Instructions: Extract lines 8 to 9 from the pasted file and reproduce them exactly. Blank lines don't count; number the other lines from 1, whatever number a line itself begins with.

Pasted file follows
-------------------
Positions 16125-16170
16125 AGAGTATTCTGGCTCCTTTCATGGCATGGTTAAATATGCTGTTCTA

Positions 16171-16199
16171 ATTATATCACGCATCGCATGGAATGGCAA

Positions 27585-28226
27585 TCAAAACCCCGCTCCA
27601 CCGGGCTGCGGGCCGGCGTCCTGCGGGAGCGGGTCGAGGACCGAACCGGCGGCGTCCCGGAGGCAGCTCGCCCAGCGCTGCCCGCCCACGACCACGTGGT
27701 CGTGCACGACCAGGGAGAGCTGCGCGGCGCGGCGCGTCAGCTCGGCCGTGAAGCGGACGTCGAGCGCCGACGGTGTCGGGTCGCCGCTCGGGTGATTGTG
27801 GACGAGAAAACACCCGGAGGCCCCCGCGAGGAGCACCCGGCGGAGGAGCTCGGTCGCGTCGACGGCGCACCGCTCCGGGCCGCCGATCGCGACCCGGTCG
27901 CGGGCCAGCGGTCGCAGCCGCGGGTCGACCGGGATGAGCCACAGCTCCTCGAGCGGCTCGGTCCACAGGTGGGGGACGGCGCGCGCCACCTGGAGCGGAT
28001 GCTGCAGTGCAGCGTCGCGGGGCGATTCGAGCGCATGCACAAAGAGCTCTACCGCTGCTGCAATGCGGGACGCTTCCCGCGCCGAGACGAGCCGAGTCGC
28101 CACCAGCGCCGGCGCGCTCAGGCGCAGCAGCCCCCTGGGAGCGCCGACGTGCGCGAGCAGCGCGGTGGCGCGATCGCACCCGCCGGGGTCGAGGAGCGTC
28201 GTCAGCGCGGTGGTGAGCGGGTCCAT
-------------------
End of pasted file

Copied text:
27701 CGTGCACGACCAGGGAGAGCTGCGCGGCGCGGCGCGTCAGCTCGGCCGTGAAGCGGACGTCGAGCGCCGACGGTGTCGGGTCGCCGCTCGGGTGATTGTG
27801 GACGAGAAAACACCCGGAGGCCCCCGCGAGGAGCACCCGGCGGAGGAGCTCGGTCGCGTCGACGGCGCACCGCTCCGGGCCGCCGATCGCGACCCGGTCG